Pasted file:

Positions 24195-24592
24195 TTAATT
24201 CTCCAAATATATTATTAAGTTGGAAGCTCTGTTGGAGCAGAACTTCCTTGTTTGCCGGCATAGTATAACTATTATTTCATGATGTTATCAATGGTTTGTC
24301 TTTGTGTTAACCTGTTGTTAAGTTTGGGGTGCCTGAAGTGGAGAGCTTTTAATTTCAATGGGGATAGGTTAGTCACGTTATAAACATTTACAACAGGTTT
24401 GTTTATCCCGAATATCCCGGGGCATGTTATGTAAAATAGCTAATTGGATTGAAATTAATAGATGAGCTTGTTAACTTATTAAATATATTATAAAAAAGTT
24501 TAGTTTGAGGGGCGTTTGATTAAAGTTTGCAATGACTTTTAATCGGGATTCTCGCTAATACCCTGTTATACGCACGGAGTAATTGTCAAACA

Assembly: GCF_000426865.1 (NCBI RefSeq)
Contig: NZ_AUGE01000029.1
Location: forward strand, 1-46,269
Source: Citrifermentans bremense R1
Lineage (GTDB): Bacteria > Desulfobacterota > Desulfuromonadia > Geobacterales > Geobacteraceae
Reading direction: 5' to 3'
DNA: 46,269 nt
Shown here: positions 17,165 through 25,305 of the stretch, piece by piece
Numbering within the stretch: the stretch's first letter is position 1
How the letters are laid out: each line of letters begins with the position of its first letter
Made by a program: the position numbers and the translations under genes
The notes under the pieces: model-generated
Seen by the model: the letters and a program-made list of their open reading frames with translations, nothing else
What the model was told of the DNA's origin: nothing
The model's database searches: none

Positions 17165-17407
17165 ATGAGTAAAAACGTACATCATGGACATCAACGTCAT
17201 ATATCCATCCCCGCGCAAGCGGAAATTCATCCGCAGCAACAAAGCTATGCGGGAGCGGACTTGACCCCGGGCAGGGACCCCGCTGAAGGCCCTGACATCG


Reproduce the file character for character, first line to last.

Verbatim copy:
Positions 24195-24592
24195 TTAATT
24201 CTCCAAATATATTATTAAGTTGGAAGCTCTGTTGGAGCAGAACTTCCTTGTTTGCCGGCATAGTATAACTATTATTTCATGATGTTATCAATGGTTTGTC
24301 TTTGTGTTAACCTGTTGTTAAGTTTGGGGTGCCTGAAGTGGAGAGCTTTTAATTTCAATGGGGATAGGTTAGTCACGTTATAAACATTTACAACAGGTTT
24401 GTTTATCCCGAATATCCCGGGGCATGTTATGTAAAATAGCTAATTGGATTGAAATTAATAGATGAGCTTGTTAACTTATTAAATATATTATAAAAAAGTT
24501 TAGTTTGAGGGGCGTTTGATTAAAGTTTGCAATGACTTTTAATCGGGATTCTCGCTAATACCCTGTTATACGCACGGAGTAATTGTCAAACA

Assembly: GCF_000426865.1 (NCBI RefSeq)
Contig: NZ_AUGE01000029.1
Location: forward strand, 1-46,269
Source: Citrifermentans bremense R1
Lineage (GTDB): Bacteria > Desulfobacterota > Desulfuromonadia > Geobacterales > Geobacteraceae
Reading direction: 5' to 3'
DNA: 46,269 nt
Shown here: positions 17,165 through 25,305 of the stretch, piece by piece
Numbering within the stretch: the stretch's first letter is position 1
How the letters are laid out: each line of letters begins with the position of its first letter
Made by a program: the position numbers and the translations under genes
The notes under the pieces: model-generated
Seen by the model: the letters and a program-made list of their open reading frames with translations, nothing else
What the model was told of the DNA's origin: nothing
The model's database searches: none

Positions 17165-17407
17165 ATGAGTAAAAACGTACATCATGGACATCAACGTCAT
17201 ATATCCATCCCCGCGCAAGCGGAAATTCATCCGCAGCAACAAAGCTATGCGGGAGCGGACTTGACCCCGGGCAGGGACCCCGCTGAAGGCCCTGACATCG